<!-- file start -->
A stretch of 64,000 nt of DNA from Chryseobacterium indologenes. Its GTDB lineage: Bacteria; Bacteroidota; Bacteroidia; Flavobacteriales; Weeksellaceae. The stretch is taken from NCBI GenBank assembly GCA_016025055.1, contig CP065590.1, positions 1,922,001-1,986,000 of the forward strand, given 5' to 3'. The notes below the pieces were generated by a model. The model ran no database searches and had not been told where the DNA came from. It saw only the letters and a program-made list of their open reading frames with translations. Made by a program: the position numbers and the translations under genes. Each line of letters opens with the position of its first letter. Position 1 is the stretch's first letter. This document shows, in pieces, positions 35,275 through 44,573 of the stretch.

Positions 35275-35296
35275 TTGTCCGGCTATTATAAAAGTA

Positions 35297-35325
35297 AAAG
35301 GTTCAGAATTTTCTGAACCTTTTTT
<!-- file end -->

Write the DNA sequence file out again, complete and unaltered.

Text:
A stretch of 64,000 nt of DNA from Chryseobacterium indologenes. Its GTDB lineage: Bacteria; Bacteroidota; Bacteroidia; Flavobacteriales; Weeksellaceae. The stretch is taken from NCBI GenBank assembly GCA_016025055.1, contig CP065590.1, positions 1,922,001-1,986,000 of the forward strand, given 5' to 3'. The notes below the pieces were generated by a model. The model ran no database searches and had not been told where the DNA came from. It saw only the letters and a program-made list of their open reading frames with translations. Made by a program: the position numbers and the translations under genes. Each line of letters opens with the position of its first letter. Position 1 is the stretch's first letter. This document shows, in pieces, positions 35,275 through 44,573 of the stretch.

Positions 35275-35296
35275 TTGTCCGGCTATTATAAAAGTA

Positions 35297-35325
35297 AAAG
35301 GTTCAGAATTTTCTGAACCTTTTTT